British retailers talk HCs at RAC Retail Question Time

By Alexandra Maratou, Jan 24, 2013, 15:28 3 minute reading

At the latest RAC Retail Question Time, major British retailers revealed new plans for opening stores running on natural refrigerants in 2013 and for launching or expanding their base of convenience stores, formats that could be catered with hydrocarbons (HCs).

RAC’s latest Retail Question Time, on 29 November 2012 in London, saw top British retailers discussing their refrigeration strategies.

Morrisons to open stores with naturals in 2013

Colin Coe, Refrigeration Manager at Morrisons revealed that the retailer had taken the decision to go for ‘the fully green option’ and would open stores running on natural refrigerants in 2013. He said: “From next year we will ramp up full green installations. The current format is a hydrocarbon primary to pumped CO2. Is it the right format? Maybe, but we are looking to innovation for the future. We need to bring the supply base and particularly the contractors along.

Mr Coe also revealed that they are looking at opening green convenience stores in early 2013. The retailer has recently started rolling out its convenience store format, with 10 stores in 2012 and another 60 planned for 2013.

Overall, the goal of Morrisons is to develop the refrigeration so that it heats, provides the hot water and takes out their total dependence on gas by 2015 to 2017.

John Lewis Partnership reiterates target of being HFC-free by 2020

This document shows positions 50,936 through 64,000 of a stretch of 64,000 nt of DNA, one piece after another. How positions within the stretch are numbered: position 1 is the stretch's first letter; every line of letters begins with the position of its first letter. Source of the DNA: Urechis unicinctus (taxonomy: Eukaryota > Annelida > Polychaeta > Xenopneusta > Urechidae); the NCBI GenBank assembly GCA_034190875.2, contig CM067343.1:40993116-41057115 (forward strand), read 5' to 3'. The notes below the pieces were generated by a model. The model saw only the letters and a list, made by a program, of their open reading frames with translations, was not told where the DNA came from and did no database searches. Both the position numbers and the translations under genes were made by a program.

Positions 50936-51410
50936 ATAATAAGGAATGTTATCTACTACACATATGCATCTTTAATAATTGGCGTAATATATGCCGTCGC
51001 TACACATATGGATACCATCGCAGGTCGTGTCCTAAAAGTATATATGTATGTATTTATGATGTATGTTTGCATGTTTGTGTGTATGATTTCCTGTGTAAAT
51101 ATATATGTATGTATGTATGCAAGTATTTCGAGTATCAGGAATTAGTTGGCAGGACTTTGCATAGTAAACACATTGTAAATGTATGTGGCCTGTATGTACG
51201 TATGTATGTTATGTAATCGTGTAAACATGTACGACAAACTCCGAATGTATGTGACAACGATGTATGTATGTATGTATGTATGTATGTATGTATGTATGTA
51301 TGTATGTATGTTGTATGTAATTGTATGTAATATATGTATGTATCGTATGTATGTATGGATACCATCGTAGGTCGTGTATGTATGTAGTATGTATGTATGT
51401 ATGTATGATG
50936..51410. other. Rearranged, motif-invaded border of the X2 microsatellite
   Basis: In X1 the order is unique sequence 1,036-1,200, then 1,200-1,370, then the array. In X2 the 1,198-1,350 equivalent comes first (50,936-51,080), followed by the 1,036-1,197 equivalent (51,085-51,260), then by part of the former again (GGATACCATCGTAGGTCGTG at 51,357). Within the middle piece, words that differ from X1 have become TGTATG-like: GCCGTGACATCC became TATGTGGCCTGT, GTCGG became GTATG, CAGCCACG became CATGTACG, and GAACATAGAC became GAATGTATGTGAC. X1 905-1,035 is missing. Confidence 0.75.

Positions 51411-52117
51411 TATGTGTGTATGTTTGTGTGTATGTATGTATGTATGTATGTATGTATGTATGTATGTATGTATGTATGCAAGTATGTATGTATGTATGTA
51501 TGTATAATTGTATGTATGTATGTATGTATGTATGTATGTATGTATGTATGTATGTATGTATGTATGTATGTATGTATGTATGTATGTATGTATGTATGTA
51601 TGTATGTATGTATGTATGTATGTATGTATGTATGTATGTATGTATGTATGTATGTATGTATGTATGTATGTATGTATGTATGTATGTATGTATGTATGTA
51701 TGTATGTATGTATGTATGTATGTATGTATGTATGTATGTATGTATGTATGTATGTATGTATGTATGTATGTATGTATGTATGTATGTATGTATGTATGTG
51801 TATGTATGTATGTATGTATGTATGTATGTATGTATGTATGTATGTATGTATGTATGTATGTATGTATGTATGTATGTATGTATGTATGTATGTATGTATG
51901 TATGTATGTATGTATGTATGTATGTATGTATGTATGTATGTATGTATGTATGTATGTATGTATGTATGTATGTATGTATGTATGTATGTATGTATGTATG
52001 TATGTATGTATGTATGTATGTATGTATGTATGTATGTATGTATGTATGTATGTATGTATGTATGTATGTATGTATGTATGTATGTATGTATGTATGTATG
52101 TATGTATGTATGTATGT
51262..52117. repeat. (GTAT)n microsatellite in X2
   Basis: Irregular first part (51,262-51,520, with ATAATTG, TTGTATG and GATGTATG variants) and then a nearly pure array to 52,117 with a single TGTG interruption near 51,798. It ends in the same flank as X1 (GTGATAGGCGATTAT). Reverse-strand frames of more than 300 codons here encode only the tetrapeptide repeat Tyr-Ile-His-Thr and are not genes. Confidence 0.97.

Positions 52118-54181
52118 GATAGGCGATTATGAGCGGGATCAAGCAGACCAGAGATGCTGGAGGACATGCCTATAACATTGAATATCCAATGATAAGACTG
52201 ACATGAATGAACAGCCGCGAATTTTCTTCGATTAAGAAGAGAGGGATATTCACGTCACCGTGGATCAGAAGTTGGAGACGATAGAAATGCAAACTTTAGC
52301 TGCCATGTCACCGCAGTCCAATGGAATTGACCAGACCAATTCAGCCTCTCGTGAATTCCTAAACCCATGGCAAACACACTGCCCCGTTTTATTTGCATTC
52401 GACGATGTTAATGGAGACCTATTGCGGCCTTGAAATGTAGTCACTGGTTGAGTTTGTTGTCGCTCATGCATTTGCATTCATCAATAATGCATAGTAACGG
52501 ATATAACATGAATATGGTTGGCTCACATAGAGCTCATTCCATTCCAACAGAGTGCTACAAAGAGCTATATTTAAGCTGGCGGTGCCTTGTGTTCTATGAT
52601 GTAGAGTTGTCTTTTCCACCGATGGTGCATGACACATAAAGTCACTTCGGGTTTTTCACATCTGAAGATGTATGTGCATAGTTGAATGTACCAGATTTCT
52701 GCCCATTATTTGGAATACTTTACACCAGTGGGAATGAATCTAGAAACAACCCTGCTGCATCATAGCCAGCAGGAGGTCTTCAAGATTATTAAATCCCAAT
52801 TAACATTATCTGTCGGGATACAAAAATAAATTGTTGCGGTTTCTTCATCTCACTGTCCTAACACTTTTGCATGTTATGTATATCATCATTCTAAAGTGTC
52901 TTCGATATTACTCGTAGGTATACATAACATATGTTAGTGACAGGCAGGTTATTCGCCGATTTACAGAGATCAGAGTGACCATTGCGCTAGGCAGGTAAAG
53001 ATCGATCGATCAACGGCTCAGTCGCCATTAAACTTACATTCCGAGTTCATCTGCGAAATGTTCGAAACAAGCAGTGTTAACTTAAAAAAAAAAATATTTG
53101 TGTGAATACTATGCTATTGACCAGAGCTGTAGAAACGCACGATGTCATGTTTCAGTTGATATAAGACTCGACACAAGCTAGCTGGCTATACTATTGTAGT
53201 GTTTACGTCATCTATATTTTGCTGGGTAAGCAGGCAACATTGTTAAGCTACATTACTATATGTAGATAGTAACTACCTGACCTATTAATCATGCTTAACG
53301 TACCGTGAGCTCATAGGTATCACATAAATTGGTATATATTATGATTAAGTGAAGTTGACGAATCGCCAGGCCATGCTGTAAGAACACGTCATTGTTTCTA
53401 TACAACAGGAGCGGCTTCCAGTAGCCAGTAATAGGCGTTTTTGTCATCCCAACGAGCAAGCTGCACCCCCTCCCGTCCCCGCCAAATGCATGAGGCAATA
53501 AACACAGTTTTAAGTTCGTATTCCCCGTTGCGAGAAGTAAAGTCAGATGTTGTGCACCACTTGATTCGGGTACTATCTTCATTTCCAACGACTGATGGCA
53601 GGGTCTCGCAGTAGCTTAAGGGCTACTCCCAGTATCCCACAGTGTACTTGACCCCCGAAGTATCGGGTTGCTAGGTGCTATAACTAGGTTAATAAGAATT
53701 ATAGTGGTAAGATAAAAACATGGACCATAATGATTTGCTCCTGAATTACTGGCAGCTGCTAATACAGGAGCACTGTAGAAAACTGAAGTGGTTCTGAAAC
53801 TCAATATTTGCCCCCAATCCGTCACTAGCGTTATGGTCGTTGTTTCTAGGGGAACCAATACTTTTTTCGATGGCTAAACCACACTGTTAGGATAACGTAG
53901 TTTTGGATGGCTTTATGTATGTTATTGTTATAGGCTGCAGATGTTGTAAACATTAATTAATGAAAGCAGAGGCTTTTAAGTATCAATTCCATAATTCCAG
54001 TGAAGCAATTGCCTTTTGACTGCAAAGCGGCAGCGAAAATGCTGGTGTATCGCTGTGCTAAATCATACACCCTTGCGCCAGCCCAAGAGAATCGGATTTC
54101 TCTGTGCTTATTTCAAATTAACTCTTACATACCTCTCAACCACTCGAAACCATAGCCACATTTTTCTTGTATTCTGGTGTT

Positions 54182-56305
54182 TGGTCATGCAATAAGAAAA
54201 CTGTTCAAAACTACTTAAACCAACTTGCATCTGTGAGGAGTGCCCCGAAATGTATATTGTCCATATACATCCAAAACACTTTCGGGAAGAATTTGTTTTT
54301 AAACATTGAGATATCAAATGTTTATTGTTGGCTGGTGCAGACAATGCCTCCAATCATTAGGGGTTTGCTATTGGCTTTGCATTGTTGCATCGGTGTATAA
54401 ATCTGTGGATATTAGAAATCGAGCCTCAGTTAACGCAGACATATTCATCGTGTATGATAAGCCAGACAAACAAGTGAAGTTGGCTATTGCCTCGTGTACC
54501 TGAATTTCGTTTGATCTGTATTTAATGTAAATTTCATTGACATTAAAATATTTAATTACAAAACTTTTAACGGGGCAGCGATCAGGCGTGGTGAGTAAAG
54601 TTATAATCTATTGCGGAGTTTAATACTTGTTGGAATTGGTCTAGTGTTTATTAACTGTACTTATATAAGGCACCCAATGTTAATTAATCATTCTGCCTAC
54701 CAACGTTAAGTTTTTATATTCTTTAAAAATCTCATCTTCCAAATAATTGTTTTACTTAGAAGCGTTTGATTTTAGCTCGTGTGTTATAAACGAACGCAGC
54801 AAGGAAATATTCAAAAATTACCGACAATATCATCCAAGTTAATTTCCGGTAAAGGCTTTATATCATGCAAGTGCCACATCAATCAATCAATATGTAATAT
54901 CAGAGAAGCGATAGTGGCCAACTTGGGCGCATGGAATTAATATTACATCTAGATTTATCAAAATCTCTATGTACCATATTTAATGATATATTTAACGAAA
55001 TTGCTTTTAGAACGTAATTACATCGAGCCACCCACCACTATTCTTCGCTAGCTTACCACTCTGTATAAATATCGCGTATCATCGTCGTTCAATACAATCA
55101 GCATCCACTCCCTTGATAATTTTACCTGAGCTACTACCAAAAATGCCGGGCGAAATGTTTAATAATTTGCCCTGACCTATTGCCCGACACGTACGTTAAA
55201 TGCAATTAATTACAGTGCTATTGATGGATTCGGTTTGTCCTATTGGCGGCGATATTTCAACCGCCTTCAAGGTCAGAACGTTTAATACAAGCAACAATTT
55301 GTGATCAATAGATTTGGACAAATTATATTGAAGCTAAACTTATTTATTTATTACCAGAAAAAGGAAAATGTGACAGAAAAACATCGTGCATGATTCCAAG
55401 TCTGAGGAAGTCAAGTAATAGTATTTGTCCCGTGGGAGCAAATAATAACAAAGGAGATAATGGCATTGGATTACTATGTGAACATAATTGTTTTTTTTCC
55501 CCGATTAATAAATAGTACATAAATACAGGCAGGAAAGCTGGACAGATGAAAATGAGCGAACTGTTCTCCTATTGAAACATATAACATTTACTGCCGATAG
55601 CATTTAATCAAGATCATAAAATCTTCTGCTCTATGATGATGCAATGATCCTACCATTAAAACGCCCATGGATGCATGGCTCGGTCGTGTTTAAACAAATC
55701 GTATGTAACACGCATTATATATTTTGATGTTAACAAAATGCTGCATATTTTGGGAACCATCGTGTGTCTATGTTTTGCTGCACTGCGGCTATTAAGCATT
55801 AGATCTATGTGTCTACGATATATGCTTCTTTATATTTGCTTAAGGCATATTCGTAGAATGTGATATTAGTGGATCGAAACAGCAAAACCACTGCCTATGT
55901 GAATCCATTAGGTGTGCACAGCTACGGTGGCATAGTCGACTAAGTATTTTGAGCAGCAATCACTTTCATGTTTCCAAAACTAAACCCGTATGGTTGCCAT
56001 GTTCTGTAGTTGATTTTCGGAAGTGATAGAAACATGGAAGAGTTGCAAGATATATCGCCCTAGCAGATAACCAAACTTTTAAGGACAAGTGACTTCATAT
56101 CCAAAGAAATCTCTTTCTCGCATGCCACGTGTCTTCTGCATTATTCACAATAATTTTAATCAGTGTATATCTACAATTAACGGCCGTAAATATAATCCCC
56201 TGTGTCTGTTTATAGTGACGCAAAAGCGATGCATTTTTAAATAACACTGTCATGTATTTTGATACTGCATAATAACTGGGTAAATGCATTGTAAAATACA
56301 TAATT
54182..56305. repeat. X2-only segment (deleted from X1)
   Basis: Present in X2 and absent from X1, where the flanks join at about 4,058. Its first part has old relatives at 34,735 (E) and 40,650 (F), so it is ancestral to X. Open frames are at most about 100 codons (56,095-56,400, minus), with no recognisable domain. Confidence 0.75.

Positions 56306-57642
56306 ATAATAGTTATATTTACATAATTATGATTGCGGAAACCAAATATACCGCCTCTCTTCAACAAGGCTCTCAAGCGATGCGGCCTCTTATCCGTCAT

Peter Terry of John Lewis Partnership, which has rolled out more than 74 Waitrose supermarket stores running on hydrocarbons, confirmed that convenience is something they will continue to do.

Regarding refrigerant choice he said: “It is still our aim to have that scenario where every single store is HFC-free by 2020, but the reality is that the development of new formats and new gases just give us a bit of a pause for thought”.

M&S looks at convenience stores with TC CO2 or HCs

Peter Garner of Marks & Spencer (M&S) revealed that the retailer is looking to open their own city format store under 3,000ft2 (about 915m2). These stores are expected to have a disproportionate amount of hospitality and refrigeration in them. He said that M&S “want to put them in with as much natural refrigerant as we can – whether it’s CO2 or hydrocarbon we don’t know yet, but when we compare with other retailers on the same square footage we know we will come under pressure as we squeeze a lot of refrigeration into the space […] One way to keep costs down is speed of installation and so we are very keen on modular build, trying to build as much offsite as possible”.

With the requirement for fully natural stores, M&S decided to go down the route of hydrocarbons as the primary refrigerant combined with CO2 as the secondary refrigerant. For convenience stores, besides hydrocarbons, they will also be looking at CO2 transcritical solutions.

100 Co-op convenience stores per year with HCs or CO2

Alex Pitman of the Co-operative Group said that most of their capital investment will be based on convenience store formats and that they have plans for 100 a year, most of which will be less than 3,000ft2 (about 915m2). “Whether they are hydrocarbon or CO2, we are not too bothered – we have had good success with a hydrocarbon primary and secondary glycol at our Piccadilly Gardens store”.

Like Morrisons, they are also looking at ways to integrate heating and cooling.

Tesco wants a CO2 solution for its convenience stores

Paul Alway of Tesco said that the retailer considers DX CO2 booster systems to be the easiest solution for retail, as it takes technology that the engineers understand and know how to service.

One of the challenges for Tesco is the 1,500 Express convenience stores that largely run with R404A and external split systems. Again, Tesco is looking at integrating the mechanical and refrigeration aspects and wants to have a CO2 solution. “We know they are out there – we have just not done it yet”. 


By Alexandra Maratou

Jan 24, 2013, 15:28

Related stories

Sign up to our Newsletter

Fill in the details below